I feel like it’s slowly coming to a head, because the people that use the IM software only get value from it if the people that they want to talk to (or ask questions of) are logged in, so there’s pressure from that contingent to force everyone to login when they’re at their computer. By force, I just mean that it would be office policy, or that I would change the settings to have it automatically login, and not that I would strap their hands down and eyelids open Clockwork Orange style. Of course there’s resistance from another part of the office that it’s just another way for people to disturb them while they’re focusing, or another expectation on their time.

Thus far, I’ve been fairly agnostic about the issue, telling people that it’s another tool they can use if they want to, but I can tell that people are looking for me to weigh in on what the policy should be.

After the obvious temporal guidance (don’t send a paper note for something you need an immediate response on) there are a few other aspects I’ve considered that I am trying to turn into a more prescriptive framework.

Clarity/mutual understanding is important in any of these, since we’re talking about communication after all. In this respect, I don’t think the playing field is exactly level across all mediums. Clarity will only be assisted by feedback from the person you’re communicating with. Communication in person will provide a much richer set (body language, questions, intonation, etc) on which to determine if the understanding is shared by both parties. IM has some merit for clarity in that it’s better built for dialogue than say email is, but like anything digital-text-based it’s stripping out a lot of information which could be easily communicated in person.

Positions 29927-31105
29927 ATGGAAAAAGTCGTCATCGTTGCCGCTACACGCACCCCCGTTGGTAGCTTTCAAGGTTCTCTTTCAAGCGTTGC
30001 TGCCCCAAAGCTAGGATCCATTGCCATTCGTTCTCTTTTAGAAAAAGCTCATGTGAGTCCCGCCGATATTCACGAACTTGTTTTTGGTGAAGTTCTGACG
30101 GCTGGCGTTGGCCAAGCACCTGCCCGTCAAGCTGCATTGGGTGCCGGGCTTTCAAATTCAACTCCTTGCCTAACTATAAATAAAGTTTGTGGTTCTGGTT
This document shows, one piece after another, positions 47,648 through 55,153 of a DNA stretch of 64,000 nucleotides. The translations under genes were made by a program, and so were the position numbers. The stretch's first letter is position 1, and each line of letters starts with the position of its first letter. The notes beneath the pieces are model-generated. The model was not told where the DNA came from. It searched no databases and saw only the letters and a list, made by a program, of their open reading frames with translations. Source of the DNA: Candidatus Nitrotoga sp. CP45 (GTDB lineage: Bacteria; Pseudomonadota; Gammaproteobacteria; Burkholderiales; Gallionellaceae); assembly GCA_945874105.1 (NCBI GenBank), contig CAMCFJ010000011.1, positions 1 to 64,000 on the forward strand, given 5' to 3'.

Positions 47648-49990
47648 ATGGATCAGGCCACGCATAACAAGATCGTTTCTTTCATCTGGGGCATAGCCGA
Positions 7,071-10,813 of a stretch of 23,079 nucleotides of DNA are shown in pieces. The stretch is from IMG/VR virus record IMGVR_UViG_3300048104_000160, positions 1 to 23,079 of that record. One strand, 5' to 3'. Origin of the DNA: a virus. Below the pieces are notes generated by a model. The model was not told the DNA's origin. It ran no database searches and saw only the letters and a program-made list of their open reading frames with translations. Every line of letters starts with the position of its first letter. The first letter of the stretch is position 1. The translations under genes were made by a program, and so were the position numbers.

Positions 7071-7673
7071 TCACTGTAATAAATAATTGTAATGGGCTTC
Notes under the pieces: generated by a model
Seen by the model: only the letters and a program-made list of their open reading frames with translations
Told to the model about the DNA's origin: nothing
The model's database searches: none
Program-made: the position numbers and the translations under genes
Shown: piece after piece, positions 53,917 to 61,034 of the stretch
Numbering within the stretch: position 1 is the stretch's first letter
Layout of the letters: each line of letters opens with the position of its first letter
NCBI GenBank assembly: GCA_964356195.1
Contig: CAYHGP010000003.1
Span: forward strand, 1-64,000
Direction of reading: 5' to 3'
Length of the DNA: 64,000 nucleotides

Redundancy is pertinent in that for some forms of communication, the messages are stored permanently and even backed up. I like the idea that if one of our computers died, email would be available from any web-capable computer, and I like the idea even more that if somehow all of our computers died (as in, the whole school’s network died) that all the data could be restored within a few days from backups. This redundancy is one edge that technology has, but for instance IM communications are logged locally, so moving to another computer does not afford you that history.

Metadata/Header information relates to legal sufficiency, but matters in other senses too. It’s good to know the year, date, hour, minute and second of both transmission and receipt of some types of messages and to know exactly where it’s coming from.

Security perhaps I should have put earlier on the list, since the government trend is that this should be the first thing on my mind at all time. It’s of significance since we deal with sensitive information that we know where exactly our communication is going before it reaches the recipient. I like my users to understand that there are a lot of people on (and off) campus that could legitimately, or illegitimately intercept or listen in on their phone calls, emails and voicemails. Since IM is encrypted and never leaves our campus, the transmission is pretty secure, but since it logs in plain text files, it’s really only as good as the computer security is. With physical communications it’s at least easier to understand when/where there are privacy and/or security concerns, but technology can remove that intuition since most people don’t know the whole flow.